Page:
Middle East

The Israeli team aims to regain tactile sensation in people with nerve damage

Team Tel Aviv Researcher We have developed a new technology to restore the tactile sensation of people with nerve damage.
technology, Developed Only a few (0.5 centimeters) are from Dr. Ben M. Maoz of the Faculty of Biomedical Engineering at Tel Aviv University, Dr. Amir Alami of the Suckler School of Medicine, and the Microsurgery Unit of the Hand Surgery Department of the Sheva Medical Center. A sensor that can be transplanted into a damaged nerve to connect to a healthy nerve. Implants made of two small insulating materials generate static electricity by friction. That is, it does not require electricity or batteries.

Each time a limb touches an object, a sensor activates to apply an electric current to a functioning nerve to reproduce the sense of touch.

“Every time a limb touches an object, it puts pressure on the device and activates it,” Maoz said. Jerusalem Post.. “Bypassing damaged nerves and sending current to functioning nerves, creating a tactile sensation.”

In addition, the device will automatically charge when it senses friction.

New devices can help people with nerve injuries avoid dangerous accidents and improve their quality of life.

“There are millions of cases in life that require nerves,” Maoz said. “If you need to have a cell phone, you need to know how much pressure you put between your fingers. When a person injures a hand or foot, what is crushing them? I can’t feel what else is happening to their limbs.

“And it’s also your toes-if you can’t feel how much pressure you put on your toes, you can’t walk straight,” he said. “Instead, you will be supple.”

Maoz said, “Arami shared with me the difficulties he experiences in treating people who have lost tactile sensation in one or another organ as a result of an injury. This loss of sensation is someone’s salad. It is important to understand that a very wide range of injuries can result from small injuries, such as chopping or accidentally cutting yourself with a knife, to very serious injuries. Even if the nerve is sutured, the sense of touch is often impaired.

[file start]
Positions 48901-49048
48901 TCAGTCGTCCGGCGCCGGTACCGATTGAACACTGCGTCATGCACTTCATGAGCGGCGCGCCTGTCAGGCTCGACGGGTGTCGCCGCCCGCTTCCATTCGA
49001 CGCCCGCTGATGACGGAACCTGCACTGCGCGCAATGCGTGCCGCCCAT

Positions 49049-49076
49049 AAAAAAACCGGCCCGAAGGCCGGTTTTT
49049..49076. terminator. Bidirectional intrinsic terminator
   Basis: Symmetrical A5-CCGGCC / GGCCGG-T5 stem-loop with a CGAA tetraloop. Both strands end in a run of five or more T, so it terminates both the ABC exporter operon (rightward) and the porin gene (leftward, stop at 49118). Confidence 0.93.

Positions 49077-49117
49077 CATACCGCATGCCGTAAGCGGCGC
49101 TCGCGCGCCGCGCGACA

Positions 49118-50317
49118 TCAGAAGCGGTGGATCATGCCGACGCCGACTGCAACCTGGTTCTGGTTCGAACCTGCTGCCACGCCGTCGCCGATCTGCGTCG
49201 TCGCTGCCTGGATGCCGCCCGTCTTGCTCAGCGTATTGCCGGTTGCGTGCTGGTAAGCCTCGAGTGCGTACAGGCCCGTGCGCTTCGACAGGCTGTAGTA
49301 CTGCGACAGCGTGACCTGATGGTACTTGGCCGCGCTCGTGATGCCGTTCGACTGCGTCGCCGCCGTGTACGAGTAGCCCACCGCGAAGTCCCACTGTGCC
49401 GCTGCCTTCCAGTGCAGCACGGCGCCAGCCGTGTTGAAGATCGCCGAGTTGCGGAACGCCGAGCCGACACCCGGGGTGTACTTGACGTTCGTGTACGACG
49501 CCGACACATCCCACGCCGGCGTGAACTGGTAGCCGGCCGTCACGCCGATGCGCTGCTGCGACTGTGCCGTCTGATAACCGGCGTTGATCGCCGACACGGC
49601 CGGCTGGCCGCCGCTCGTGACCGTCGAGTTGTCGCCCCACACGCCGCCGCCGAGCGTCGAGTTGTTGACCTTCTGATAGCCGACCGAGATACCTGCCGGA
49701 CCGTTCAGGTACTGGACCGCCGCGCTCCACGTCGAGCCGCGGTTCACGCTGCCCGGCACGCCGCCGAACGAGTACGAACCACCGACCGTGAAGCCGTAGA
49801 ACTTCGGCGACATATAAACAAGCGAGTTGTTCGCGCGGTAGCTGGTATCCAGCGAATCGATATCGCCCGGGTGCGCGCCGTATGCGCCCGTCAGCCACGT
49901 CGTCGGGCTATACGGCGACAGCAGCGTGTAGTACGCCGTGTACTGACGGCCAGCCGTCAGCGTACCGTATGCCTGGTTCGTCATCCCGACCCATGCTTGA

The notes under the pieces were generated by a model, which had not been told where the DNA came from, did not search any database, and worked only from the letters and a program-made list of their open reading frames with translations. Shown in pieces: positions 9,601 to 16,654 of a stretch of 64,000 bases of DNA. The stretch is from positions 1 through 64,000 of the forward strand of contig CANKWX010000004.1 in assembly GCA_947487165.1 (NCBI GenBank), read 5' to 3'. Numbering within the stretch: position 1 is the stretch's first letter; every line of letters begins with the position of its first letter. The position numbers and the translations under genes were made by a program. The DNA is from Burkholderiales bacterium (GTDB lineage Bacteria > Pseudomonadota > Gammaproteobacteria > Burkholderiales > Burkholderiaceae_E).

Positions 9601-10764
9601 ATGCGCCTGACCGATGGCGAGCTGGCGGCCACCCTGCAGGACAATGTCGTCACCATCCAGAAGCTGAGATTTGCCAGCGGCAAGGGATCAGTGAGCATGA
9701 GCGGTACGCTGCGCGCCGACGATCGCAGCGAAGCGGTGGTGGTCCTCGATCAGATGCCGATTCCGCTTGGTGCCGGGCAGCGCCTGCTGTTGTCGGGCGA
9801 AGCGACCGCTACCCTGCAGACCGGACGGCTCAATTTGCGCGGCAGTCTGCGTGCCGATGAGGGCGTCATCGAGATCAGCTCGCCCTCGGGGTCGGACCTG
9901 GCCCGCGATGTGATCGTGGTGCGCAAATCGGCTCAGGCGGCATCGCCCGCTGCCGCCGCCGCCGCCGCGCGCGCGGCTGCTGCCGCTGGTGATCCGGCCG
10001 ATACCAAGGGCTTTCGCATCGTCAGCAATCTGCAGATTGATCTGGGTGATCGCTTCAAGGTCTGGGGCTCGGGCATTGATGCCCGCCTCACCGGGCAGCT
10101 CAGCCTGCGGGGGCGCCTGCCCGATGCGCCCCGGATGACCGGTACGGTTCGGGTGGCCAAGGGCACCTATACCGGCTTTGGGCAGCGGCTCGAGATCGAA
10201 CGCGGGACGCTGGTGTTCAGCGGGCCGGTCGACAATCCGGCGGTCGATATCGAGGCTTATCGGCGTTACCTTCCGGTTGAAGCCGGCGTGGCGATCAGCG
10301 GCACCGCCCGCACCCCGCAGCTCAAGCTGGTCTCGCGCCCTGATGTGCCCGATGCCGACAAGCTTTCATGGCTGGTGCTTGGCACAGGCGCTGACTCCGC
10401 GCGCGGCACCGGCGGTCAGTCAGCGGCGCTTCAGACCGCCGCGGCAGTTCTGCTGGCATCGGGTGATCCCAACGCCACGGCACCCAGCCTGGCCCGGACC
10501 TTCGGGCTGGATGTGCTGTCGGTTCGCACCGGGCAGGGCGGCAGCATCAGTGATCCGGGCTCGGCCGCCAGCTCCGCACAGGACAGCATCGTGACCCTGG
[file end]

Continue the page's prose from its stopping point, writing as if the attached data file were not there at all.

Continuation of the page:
“We decided to work together on this challenge and find a solution to restore tactile sensation to those who lost it.”

Maoz and Arami have decided to tackle this challenge in 2019. Develop a device And test it.

They tested the sensor by implanting it in the rat’s paw. They tapped the device over 500,000 times. Tests showed that the sensors allowed them to respond to sensory stimuli and that the animals were able to walk normally.

This study was recently published in the peer-reviewed journal ACS Nano.

“We tested the device on animal models and the results were very encouraging,” says Maoz. “Then we test the implant on a larger model and later implant the sensor on the fingers of people who have lost the ability to sense touch.”

He added that the device is made of biocompatible materials that are safe for the human body and should be transplantable anywhere, not just on the fingers and toes, once clinical trials are complete.

He said the porting process is simple and once ported, the device disappears.

“If all goes well,” Maoz said the sensor could be available within the next two years.

“We hope that this device will take us one step further in the field and regain a tactical feel,” he concludes.

https://www.jpost.com/health-science/israeli-team-aims-to-restore-sense-of-touch-to-those-with-nerve-damage-673593 The Israeli team aims to regain tactile sensation in people with nerve damage

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